Mandala Series: Moongate Original watercolor monotype on heavy handmade white paper, 1990. Signed and dated 90 lower right between the bottom of the greeen and the top of the bllack band. One of the early large-format works for the Mandala Series, this original composition was painted on a plastic plate then printed. Unique. Image size: 600x395mm. Price: $1250.
Mandala Series: Greco Original watercolor monotype on white paper, 1990. Signed and dated 90 lower right just above the black band at the bottom of the composition. One of the early large-format works for the Mandala Series, this original composition was painted on a plastic plate then printed. Unique. Image size: 602x395mm. Price: $1250.
Mandala Series: Pompei Original watercolor monotype on white paper, 1990. Signed and dated 90 lower right in the red area at the bottom of the composition. One of the early large-format works for the Mandala Series, this original composition was painted on a plastic plate then printed. Unique. Image size: 602x395mm. Price: $1250.
Mandala Series: Caldo. Original watercolor, 1989. Signed and dated 1989 lower right in the pink area area at the bottom of the composition. One of the early medium-format works for the Mandala Series, this original composition was painted on a sheet of paper staple to a board, then the staples were removed. These were then matted so that the area at the edge of the sheet was covered by the mat. Unique. Image size: 382x286mm.Mat size: 24x20 inches. Price: $750.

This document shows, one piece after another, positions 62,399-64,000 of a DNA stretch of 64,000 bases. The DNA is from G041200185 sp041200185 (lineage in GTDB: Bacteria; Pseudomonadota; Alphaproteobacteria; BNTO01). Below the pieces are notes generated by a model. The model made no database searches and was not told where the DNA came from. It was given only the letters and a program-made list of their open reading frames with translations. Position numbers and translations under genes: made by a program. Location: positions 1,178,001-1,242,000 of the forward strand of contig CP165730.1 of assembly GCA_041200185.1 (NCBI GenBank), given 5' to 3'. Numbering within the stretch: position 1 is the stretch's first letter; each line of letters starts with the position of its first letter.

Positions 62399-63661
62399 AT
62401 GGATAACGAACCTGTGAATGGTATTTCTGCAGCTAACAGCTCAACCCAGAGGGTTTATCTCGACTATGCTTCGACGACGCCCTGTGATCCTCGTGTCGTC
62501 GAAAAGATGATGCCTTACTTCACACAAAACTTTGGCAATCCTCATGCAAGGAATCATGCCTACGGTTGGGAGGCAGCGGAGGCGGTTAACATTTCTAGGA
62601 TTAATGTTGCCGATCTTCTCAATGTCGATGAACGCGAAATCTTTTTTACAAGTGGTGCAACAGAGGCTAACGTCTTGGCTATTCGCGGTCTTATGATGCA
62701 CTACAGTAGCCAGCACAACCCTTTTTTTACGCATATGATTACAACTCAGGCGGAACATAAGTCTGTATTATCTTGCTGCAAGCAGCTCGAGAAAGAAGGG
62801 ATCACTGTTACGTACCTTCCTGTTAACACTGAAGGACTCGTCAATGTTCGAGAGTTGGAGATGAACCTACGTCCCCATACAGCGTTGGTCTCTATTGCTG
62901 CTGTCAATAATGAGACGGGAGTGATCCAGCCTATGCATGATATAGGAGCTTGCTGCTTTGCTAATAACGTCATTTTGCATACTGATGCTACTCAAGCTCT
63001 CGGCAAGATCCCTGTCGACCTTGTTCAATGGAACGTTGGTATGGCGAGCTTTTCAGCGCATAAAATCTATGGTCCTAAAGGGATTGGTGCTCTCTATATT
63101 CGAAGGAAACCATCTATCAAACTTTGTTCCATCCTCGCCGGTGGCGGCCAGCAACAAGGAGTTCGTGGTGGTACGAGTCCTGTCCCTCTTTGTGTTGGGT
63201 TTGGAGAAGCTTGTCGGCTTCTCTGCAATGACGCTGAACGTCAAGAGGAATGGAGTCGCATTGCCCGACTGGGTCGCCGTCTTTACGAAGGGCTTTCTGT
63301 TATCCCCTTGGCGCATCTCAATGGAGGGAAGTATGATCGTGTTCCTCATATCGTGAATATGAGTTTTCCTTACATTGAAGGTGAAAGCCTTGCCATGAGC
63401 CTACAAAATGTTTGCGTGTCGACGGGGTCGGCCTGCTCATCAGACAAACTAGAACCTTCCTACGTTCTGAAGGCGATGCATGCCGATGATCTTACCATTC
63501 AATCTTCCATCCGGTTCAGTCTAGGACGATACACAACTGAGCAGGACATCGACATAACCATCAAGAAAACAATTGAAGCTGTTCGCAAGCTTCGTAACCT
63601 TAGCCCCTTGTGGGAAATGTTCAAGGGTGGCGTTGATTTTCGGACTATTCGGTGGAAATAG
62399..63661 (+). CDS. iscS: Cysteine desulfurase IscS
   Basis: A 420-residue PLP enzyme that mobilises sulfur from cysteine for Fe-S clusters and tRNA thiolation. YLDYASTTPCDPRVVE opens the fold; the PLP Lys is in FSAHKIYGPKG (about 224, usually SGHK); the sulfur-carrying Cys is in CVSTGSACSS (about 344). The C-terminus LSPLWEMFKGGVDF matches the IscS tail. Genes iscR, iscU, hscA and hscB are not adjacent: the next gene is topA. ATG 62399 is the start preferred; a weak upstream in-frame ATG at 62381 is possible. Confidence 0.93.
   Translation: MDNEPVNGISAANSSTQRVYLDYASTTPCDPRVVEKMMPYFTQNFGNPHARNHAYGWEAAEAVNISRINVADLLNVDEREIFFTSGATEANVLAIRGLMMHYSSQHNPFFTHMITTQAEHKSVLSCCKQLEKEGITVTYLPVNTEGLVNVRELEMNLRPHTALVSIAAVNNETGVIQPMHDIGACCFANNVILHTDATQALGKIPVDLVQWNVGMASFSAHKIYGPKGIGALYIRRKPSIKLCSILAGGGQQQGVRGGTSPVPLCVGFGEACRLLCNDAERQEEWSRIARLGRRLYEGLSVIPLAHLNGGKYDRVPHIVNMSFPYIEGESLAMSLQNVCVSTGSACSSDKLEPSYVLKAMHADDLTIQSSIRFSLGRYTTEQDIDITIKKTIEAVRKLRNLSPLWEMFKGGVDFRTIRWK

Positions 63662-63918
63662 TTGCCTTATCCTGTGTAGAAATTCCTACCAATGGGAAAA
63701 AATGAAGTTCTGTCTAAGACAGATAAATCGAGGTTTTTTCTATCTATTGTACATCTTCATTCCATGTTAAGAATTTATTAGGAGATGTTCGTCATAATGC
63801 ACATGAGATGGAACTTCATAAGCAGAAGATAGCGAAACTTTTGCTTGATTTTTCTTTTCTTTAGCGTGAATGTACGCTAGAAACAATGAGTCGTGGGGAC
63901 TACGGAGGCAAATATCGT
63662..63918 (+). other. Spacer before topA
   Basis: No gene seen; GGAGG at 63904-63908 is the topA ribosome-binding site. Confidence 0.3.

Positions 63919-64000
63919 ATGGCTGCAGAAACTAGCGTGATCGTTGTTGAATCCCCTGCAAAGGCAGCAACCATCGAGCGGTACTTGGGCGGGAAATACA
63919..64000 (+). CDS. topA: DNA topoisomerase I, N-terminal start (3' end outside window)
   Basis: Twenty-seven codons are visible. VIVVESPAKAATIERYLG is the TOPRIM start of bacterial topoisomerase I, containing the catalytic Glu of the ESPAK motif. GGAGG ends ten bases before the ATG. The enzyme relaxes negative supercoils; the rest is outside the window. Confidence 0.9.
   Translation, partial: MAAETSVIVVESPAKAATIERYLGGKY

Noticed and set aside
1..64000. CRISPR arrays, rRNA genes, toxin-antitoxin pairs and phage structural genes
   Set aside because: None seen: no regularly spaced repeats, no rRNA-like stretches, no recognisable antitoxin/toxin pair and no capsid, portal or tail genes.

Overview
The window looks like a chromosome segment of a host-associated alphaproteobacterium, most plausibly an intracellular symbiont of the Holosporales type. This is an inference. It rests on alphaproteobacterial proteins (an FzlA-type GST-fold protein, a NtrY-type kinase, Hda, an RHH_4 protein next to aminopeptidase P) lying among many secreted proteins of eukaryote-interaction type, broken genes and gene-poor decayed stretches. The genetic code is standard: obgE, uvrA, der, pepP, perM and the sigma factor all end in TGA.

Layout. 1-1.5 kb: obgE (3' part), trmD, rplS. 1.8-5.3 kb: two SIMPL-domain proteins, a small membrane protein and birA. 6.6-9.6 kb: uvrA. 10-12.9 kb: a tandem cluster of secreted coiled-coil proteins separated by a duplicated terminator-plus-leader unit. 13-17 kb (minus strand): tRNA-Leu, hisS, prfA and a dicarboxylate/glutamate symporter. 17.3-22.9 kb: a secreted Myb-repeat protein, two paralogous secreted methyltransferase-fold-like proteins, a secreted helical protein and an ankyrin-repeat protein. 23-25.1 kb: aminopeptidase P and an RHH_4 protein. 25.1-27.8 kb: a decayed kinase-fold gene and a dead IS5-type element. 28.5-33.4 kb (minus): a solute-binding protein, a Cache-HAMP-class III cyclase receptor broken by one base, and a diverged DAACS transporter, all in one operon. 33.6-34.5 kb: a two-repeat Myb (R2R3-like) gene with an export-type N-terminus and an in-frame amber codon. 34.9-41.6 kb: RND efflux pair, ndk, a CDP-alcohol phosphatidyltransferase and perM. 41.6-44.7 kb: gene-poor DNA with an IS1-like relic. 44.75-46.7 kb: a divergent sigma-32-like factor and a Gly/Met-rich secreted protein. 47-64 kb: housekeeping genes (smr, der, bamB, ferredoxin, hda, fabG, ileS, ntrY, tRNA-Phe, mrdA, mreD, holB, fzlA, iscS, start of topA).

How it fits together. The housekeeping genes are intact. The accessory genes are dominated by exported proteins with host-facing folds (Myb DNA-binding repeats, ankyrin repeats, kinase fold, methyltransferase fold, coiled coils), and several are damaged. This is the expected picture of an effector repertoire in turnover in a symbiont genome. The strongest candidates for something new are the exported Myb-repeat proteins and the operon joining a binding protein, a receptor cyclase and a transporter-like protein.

Mandala Series: Red Sky at Night. Original watercolor, 1989. Signed and dated 1989 lower right in the blue area above the bottom of the composition. One of the early medium-format works for the Mandala Series, this original composition was painted on a sheet of paper staple to a board, then the staples were removed. These were then matted so that the area at the edge of the sheet was covered by the mat. Unique. Image size: 382x280mm.Mat size: 24x20 inches. Price: $750.
Mandala Series: Azure Tunnel. Original watercolor, 1989. The Mandala Series followed a near-death experience. Image size: 360x265mm. Mat size: 20x16 inches. Price: $475.
Mandala Series: Satsuma Sun. Original watercolor, 1989. The Mandala Series followed a near-death experience. Image size: 360x265mm. Mat size: 20x16 inches. Price: $475.
Mandala Series: Storm Eye. Original watercolor, 1989. The Mandala Series followed a near-death experience. Image size: 360x265mm. Mat size: 20x16 inches. Price: $475.
Mandala Series: Voyage. Original watercolor, 1989. The Mandala Series followed a near-death experience. Image size: 360x265mm. Mat size: 20x16 inches. Price: $475.

Note: appearances to the contrary, all works are perfectly rectangular in format.

Spaightwood Galleries, Inc.

To purchase, call us at 1-800-809-3343 (1-508-529-2511 in Upton MA & vicinity) or send an email to spaightwood@gmail.com
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For directions and visiting information, please call. We are, of course, always available over the web and by telephone (see above for contact information). Click the following for links to past shows and artists. For a visual tour of the gallery, please click here. For information about Andy Weiner and Sonja Hansard-Weiner, please click here. For a list of special offers currently available, see Specials.